A tiny new robot can travel deep into the lungs to detect and treat the first signs of cancer.
The Fantastic Voyage-style technology has been developed by scientists at the University of Leeds.
Measuring just two millimeters (0.08 inches) in diameter and controlled by magnets, the ultra-soft device can reach some of the smallest bronchial tubes.
Scientists say it could transform the treatment of lung cancer as it paves the way for a more accurate, tailored, and far less invasive approach.
It was developed by engineers, scientists and doctors based at the STORM Lab in Leeds.
The research team tested the magnetic tentacle robot on the lungs of a corpse and found that it can travel 37 percent deeper than the standard equipment and leads to less tissue damage.
“This new approach has the advantage of being specific to the anatomy, softer than the anatomy and fully-shape controllable via magnetics.
“These three main features have the potential to revolutionize navigation inside the body.”
Lung cancer has the highest worldwide cancer mortality rate.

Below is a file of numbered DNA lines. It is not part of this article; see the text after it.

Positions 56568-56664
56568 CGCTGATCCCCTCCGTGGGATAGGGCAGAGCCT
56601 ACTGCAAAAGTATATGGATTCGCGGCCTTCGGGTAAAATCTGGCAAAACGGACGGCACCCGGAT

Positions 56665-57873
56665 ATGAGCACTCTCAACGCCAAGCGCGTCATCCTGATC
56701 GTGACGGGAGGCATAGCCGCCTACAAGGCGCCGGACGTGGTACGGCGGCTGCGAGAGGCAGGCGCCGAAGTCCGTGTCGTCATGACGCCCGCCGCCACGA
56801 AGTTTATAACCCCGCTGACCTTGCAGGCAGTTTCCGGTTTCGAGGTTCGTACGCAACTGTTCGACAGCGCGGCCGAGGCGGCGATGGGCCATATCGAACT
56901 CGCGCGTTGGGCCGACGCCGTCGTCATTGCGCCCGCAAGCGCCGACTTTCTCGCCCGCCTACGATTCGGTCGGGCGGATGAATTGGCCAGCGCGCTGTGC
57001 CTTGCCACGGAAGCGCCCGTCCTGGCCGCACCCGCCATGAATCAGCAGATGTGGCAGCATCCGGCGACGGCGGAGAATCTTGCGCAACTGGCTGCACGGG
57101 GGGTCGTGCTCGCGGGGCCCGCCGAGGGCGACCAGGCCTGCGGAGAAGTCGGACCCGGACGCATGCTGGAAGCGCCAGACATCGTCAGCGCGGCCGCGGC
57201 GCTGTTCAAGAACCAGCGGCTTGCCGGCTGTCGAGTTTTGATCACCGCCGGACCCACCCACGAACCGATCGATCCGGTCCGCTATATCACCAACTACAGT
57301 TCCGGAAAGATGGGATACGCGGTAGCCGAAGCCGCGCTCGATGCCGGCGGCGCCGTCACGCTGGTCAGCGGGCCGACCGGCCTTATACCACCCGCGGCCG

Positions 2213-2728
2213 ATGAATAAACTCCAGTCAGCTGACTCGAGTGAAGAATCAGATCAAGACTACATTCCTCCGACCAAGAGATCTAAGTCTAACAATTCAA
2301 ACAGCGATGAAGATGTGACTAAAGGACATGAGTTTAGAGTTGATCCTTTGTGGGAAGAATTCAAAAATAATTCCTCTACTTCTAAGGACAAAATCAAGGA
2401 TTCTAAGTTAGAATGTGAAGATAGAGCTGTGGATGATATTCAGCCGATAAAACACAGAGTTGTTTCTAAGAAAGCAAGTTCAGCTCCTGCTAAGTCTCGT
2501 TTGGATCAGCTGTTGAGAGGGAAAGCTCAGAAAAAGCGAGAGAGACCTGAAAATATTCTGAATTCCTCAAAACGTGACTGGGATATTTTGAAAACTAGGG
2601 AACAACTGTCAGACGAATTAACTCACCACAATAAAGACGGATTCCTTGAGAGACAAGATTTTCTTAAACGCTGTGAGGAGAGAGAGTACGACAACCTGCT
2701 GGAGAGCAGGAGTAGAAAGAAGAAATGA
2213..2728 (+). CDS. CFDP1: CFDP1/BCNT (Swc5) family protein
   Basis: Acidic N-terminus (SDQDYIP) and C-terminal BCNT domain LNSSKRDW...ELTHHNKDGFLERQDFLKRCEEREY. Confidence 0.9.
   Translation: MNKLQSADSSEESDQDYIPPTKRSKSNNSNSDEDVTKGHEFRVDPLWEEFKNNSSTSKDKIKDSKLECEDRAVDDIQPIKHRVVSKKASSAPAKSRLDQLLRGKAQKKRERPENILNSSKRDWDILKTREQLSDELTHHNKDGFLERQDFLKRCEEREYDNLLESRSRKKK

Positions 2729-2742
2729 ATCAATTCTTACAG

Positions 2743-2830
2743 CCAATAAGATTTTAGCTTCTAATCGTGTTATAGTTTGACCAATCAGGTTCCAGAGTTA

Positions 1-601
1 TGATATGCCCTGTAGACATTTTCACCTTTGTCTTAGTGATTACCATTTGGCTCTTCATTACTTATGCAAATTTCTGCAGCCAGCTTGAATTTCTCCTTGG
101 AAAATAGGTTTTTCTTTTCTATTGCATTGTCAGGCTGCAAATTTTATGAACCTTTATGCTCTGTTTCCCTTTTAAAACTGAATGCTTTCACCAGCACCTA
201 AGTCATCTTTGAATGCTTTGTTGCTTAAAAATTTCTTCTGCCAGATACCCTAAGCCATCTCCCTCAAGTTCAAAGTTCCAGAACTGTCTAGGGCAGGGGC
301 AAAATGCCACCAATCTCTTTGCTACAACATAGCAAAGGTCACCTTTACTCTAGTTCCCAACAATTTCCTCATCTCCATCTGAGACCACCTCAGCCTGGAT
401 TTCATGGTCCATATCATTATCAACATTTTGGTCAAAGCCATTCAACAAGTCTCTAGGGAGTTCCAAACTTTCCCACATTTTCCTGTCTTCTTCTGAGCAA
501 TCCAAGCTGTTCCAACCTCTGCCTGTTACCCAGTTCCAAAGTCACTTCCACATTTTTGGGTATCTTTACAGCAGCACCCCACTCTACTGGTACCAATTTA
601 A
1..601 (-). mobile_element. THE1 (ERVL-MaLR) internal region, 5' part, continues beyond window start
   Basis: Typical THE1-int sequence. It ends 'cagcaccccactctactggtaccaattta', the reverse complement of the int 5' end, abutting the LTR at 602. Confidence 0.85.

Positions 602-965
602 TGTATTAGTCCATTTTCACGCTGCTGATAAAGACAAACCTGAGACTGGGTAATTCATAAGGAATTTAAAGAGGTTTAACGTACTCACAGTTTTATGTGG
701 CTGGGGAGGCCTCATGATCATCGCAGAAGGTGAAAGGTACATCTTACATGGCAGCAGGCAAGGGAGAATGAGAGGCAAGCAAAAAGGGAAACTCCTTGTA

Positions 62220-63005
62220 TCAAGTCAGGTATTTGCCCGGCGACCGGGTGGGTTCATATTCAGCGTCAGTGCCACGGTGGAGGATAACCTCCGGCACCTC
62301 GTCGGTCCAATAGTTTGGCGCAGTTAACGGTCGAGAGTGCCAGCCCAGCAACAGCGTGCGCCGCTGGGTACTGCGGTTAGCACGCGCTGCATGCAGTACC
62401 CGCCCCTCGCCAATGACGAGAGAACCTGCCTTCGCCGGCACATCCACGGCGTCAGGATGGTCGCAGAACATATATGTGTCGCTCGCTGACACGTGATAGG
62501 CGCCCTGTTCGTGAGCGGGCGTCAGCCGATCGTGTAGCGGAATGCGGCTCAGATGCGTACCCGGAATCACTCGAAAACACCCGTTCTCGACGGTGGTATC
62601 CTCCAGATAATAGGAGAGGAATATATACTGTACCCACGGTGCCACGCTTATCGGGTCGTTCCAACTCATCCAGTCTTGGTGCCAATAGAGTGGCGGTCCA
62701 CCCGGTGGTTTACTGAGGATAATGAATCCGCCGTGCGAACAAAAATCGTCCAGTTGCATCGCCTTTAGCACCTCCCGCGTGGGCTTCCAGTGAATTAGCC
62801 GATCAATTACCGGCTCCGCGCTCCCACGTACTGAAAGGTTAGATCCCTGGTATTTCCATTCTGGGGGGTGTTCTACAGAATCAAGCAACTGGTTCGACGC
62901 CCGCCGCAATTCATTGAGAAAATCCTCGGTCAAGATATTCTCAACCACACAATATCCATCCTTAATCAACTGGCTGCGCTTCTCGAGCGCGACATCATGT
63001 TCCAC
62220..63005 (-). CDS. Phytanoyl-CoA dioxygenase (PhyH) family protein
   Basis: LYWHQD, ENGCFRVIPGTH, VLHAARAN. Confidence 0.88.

Surgical intervention is the standard way of tackling it, but often leads to “significant” removal of tissue.
(STORMLab/University of Leeds via SWNS)
Lung cancer screening programs have led to better survival rates, but have also highlighted the need to find non-invasive ways to diagnose and treat patients quicker.
The devices are made of silicone to minimize tissue damage and are steered by magnets mounted on robotic arms outside the patient’s body.
Using a replica of a skull, the team successfully trialed the use of two robots to carry out endonasal brain surgery, a technique that allows a surgeon to go through the nose to operate on areas at the front of the brain and the top of the spine.
But they overcame the issue by designing the bodies of the tentacles in a way that they can bend only in specific directions and by relocating the north and south poles in each magnetic robot tentacle.
They were then able to simulate the removal of a benign tumor on the pituitary gland at the base of the cranium, proving for the first time that it is possible to control two of the robots in one confined area of the body.
Lead author, Zaneta Koszowska, a researcher in the University of Leeds School of Electronic and Electrical Engineering, added: “This is a significant contribution to the field of magnetically controlled robotics.
In the 1966 science fiction movie “Fantastic Voyage,” starring Raquel Welch and Stephen Boyd, a team of scientists was shrunk inside a submarine and injected into a dying patient.
They traveled through veins into his brain and destroyed a blood clot with laser guns.
Produced in association with SWNS Talker
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